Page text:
“We’re trying to take one big look at all of our programs … and we’re going to try to create some consistent metrics to evaluate their relative contribution to the university,” said DeNeui. “We have to look at who we are, what we do and how we can do it better, and what we can do strategically to make the university distinct and recognized nationally, while still serving the needs of our regional students “… we’re breaking down the traditional barriers of higher education.”

Reach Ashland Daily Tidings reporter Sam Wheeler at 541-499-1470 or email


Authorities hunt Grubbs’ killer

Tip leads about a half-dozen agencies to search for evidence in David Michael Grubbs murder

By Sam Wheeler

for the Mail Tribune

November 15, 2012 2:00 AM


Police served three search warrants in Ashland and on the outskirts of Talent Wednesday looking for evidence related to the nearly year-old investigation into the brutal murder of David Grubbs.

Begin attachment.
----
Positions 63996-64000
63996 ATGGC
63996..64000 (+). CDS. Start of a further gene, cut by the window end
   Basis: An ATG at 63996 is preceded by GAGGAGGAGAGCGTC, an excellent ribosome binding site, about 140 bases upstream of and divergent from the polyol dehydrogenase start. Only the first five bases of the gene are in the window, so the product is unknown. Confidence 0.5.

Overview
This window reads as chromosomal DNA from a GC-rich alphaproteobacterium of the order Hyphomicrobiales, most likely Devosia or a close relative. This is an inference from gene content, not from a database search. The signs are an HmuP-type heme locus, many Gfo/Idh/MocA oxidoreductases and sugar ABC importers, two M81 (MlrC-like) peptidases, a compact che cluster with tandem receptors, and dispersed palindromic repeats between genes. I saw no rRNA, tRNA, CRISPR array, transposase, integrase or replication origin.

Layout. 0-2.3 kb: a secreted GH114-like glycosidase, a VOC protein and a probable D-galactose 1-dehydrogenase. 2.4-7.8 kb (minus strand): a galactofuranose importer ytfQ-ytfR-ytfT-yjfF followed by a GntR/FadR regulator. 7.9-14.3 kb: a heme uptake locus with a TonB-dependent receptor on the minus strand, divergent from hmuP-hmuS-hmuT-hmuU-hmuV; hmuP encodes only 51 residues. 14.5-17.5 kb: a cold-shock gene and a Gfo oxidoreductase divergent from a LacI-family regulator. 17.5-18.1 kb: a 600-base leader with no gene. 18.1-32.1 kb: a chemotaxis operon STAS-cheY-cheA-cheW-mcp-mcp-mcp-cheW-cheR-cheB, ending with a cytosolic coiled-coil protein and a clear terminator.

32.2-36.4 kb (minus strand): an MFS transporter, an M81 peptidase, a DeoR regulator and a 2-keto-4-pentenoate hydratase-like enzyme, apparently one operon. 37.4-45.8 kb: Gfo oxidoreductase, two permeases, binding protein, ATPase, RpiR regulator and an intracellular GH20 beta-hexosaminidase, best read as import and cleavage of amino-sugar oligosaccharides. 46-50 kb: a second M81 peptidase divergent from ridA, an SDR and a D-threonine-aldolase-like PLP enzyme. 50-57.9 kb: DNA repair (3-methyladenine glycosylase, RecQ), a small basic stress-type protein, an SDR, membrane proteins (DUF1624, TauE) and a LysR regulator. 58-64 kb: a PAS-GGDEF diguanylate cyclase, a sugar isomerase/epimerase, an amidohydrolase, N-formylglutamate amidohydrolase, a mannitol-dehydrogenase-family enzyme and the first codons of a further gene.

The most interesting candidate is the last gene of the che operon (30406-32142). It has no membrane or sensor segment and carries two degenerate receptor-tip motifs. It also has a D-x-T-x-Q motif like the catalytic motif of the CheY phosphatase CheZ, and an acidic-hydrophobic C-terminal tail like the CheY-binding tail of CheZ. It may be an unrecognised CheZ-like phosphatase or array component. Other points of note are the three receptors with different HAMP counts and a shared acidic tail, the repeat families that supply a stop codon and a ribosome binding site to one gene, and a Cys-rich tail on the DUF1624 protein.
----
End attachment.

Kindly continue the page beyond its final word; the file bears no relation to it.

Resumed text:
Ashland police Chief Terry Holderness, who is leading the investigation, said police were acting on a tip but declined to say whether they were looking for anything specific or what may have been found during the searches.

Holderness also declined to comment on whether a suspect had been identified in the case.

“We obviously have somebody in mind or we wouldn’t be serving search warrants,” Holderness said.

“Just because we’re searching doesn’t mean the person who did this lives at one of these locations,” he added. “We’ve issued several search warrants in this case already.”

About 50 police and search and rescue volunteers from across the region, using dogs and armed with diving gear and metal detectors, combed over wide fields and thick blackberry patches on an 18-acre parcel at 225 W. Rapp Road Wednesday morning. They searched a home, old barns and sheds, junk piles and an irrigation pond on the property.